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July / August 2014 Vol. 16 / No. 6

Is FedRAMP the cloud security standard we've been waiting for?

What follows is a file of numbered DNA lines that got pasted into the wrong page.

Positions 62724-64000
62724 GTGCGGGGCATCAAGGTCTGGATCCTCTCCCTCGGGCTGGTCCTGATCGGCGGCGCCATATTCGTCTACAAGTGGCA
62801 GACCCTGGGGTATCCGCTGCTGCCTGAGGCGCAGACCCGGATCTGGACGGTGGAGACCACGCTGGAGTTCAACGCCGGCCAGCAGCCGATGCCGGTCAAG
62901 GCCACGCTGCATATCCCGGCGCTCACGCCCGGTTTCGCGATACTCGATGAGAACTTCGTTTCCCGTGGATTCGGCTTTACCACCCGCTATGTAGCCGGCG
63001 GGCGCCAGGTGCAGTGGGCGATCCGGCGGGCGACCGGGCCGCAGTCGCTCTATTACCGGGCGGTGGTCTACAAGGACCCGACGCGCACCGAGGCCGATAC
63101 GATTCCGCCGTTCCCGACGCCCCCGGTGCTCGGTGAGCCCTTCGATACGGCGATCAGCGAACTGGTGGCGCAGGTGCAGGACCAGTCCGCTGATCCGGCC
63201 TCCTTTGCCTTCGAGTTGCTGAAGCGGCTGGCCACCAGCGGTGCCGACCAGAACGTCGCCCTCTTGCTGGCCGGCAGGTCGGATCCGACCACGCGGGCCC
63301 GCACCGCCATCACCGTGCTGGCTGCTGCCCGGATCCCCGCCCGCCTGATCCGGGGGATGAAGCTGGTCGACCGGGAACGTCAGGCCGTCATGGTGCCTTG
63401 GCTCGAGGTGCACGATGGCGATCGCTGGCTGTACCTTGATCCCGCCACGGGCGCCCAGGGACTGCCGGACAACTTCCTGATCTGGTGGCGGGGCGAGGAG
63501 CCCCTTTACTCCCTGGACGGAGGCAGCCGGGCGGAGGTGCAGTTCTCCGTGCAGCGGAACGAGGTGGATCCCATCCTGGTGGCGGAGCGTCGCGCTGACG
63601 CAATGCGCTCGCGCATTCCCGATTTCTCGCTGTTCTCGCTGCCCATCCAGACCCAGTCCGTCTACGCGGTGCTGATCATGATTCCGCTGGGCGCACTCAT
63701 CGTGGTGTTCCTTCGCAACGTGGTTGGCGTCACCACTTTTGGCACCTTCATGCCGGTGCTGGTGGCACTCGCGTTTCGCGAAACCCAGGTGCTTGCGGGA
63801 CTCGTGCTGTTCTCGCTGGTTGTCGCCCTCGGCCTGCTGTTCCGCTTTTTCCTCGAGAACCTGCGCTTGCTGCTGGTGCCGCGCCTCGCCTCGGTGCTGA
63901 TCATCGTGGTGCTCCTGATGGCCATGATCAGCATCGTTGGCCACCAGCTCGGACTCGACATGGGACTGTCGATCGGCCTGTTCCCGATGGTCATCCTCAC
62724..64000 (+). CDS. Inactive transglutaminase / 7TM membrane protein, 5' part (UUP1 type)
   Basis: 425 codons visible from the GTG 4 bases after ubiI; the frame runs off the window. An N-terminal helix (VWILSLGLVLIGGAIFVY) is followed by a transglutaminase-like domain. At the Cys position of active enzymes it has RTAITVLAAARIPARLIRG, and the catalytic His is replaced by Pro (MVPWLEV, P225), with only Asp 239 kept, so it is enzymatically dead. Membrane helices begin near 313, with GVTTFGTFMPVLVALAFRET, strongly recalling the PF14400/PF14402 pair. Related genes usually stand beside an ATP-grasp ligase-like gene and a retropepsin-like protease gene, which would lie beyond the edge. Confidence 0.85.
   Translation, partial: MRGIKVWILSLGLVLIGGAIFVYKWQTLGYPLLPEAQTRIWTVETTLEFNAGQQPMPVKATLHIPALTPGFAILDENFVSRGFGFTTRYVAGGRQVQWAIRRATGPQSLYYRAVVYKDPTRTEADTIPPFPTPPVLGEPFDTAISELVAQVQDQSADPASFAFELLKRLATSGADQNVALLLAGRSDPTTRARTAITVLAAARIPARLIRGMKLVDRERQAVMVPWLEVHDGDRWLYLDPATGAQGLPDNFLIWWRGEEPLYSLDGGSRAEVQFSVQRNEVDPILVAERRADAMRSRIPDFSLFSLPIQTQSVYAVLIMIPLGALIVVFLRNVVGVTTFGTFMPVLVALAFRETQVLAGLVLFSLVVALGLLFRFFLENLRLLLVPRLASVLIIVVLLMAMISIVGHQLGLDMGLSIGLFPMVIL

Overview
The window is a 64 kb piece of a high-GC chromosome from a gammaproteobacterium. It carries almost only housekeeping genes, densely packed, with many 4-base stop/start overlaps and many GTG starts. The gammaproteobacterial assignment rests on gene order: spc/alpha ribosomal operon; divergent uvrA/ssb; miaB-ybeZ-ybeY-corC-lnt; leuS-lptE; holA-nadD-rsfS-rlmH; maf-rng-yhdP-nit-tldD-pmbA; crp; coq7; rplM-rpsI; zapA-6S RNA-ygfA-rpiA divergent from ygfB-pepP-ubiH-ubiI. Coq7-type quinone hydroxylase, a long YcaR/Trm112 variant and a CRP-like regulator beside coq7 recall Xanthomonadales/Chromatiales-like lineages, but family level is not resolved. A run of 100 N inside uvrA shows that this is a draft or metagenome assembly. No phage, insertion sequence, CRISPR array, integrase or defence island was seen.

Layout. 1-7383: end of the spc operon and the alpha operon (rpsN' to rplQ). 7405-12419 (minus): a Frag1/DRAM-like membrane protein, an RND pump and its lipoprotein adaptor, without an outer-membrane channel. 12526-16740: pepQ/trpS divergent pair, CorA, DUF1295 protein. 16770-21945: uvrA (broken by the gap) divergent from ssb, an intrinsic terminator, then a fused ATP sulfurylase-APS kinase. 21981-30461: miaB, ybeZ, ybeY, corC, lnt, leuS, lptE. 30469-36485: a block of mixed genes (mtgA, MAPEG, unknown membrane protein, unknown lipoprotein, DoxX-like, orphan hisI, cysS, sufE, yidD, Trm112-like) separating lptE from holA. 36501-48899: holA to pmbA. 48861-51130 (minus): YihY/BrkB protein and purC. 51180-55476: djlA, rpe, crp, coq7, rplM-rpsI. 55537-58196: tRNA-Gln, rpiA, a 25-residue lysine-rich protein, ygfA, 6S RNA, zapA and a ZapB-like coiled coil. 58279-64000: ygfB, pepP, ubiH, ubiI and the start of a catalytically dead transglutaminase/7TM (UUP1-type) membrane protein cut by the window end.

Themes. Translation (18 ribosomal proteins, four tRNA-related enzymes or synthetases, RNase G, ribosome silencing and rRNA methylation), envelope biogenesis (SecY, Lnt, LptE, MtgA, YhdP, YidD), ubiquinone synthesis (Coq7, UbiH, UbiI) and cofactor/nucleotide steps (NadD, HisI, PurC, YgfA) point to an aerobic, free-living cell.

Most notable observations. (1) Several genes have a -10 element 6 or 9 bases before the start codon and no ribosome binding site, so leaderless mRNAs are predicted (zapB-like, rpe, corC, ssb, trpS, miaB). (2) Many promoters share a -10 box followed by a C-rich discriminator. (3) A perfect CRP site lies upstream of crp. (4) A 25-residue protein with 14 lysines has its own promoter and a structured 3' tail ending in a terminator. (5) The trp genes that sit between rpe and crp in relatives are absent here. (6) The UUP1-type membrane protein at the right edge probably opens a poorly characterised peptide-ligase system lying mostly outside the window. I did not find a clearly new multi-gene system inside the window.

The Federal Risk and Authorization Program  was launched in June 2012 to support the adoption of standardized cloud services among federal agencies in response to President Barack H. Obama's "cloud first" policy -- a move intended to reduce the government's IT spending by cutting the number of data centers in use and sharing computing resources. To continue working with the federal government, cloud service providers (CSPs) had to apply for an authorization to operate (ATO) via either the FedRAMP Joint Authorization Board (JAB) or directly through a government agency by June 5, 2014. It's a feat that 12 CSPs have completed to date -- Akamai Technologies, Amazon Web Services, HP, IBM, Lockheed Martin, Microsoft and Oracle among them -- with dozens more stuck in a lengthy queue. While FedRAMP was created to save federal agencies both time and money ($40 million so far based on FISMA reporting), the accreditation program has been touted in some corners as a standards-based cloud security approach that could serve as a model for ...

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